Bikes vs Cars is not only a film, we are a part of a global movement. This feature-length documentary, a work-in-progress aiming for 2014 release, is meant to be used an engine for all of us that think change is needed and possible. The film will investigate the politics that keep the car model thriving. Here’s a peak into the synopsis:
There’s an ongoing war: bikes vs cars. A multi-billion dollar industry that from early days has done everything to make society car dependent. Hundreds of billions of dollars are invested every year to sell the dream of car freedom. Now, oil prices and traffic gridlock have opened up room for bicycle revenge. Creative initiatives pop up, politicians and activists take on the mighty car. The car lobbyists have an enormous impact on city planning, in history and today. Do politicians dare to challenge the lobbyists?
The film will follow individuals around the world that are fighting to create change. We also meet a car commercial director, oil lobbyists and politicians afraid to lose the car owner’s vote.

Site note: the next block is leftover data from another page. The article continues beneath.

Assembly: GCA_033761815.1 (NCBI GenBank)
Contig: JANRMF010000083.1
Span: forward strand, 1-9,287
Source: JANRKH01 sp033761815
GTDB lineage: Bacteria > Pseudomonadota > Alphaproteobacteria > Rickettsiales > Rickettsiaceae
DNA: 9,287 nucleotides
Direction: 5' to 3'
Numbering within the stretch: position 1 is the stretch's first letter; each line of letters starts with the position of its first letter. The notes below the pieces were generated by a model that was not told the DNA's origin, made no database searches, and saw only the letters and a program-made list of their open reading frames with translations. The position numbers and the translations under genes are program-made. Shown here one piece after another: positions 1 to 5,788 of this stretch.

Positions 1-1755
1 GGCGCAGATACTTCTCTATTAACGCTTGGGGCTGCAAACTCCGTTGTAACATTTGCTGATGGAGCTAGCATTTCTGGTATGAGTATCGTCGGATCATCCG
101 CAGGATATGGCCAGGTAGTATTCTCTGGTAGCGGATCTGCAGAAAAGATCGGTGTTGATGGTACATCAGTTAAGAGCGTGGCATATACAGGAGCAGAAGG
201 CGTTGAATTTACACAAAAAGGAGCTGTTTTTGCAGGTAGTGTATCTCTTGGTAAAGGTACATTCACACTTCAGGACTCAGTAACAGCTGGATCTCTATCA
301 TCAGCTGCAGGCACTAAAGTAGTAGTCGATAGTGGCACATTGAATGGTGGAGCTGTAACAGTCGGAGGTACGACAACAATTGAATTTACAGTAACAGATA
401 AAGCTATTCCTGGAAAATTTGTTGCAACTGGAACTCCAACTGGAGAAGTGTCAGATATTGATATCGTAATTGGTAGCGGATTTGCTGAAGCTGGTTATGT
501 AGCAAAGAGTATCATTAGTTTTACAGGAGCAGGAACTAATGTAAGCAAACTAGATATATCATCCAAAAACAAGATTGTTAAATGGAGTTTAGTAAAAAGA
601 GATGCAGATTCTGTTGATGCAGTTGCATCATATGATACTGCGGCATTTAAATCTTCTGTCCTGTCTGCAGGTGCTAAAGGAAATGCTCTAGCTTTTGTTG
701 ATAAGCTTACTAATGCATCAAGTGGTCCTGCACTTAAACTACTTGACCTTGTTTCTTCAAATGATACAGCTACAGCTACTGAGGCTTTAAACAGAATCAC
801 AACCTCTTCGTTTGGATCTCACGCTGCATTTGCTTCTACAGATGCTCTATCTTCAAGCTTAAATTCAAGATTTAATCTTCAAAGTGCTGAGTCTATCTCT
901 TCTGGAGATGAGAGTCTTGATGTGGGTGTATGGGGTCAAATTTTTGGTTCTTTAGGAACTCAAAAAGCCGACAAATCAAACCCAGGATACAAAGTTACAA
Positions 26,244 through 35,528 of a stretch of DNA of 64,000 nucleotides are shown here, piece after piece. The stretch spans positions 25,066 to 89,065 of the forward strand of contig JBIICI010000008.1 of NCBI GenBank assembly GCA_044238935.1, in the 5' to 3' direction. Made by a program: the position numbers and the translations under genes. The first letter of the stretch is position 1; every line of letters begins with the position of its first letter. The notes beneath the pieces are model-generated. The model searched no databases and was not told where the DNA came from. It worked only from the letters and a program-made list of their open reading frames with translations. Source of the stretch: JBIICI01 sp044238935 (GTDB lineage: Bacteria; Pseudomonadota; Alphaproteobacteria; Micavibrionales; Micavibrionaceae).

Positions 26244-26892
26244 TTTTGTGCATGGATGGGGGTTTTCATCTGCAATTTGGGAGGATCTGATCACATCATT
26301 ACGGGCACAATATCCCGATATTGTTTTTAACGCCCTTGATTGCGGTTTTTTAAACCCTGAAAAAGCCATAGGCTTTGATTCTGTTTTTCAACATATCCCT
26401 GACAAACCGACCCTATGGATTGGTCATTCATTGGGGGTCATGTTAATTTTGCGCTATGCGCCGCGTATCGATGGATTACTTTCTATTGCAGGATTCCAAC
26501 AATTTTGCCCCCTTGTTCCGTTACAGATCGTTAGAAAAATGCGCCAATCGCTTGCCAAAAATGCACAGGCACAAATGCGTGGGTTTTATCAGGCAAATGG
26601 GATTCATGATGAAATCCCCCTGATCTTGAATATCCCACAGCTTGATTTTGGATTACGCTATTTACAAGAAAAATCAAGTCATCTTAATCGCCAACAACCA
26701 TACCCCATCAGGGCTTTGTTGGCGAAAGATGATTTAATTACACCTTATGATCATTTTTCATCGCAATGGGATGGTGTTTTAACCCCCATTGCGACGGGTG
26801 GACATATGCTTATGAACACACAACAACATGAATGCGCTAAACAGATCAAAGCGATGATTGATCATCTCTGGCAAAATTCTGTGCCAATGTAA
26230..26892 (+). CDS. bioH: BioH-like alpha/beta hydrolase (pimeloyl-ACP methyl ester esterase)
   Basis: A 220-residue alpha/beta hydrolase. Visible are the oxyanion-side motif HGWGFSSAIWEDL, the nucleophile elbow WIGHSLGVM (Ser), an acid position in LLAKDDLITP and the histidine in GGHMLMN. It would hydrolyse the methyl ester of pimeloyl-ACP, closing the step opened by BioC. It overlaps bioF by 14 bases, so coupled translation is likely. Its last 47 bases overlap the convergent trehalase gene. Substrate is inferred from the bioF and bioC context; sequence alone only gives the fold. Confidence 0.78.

A note from director Fredrik Gertten
“I was born in Malmö, Sweden, a city where the bike is the natural choice for going from one place to another. I’ve traveled the world wondering why there is so little space for bikes, why it’s so dangerous when it’s so much more fun to explore a city by bike. The car model as we know it has reached an extreme level with constant gridlock and millions of productive hours lost. The frustration is growing and cities need to look into new models.
The urban biking movement is growing. Beginning just for the passion, the freedom on the bike, it has evolved into a political movement asking for better city-planning, safe and separate bike lanes. We also suffer from the the anxiety of climate change, but we are at least doing something about it. In Copenhagen and Amsterdam forty percent commute within the city on bikes. Try to adopt that number to other huge cities in the world and you have an existing utopia.
What would happen to car sales and oil usage if other cities followed that example? It would be revolutionary. And here’s the conflict. The car industry is at the center of our economic system. They have money and investments to lose. For the car owners and commuters that have become so invested in their lifestyle, a change is painful. It’s a conflict that interests me. That’s why I’ve decided to take on this project. A project of passion.
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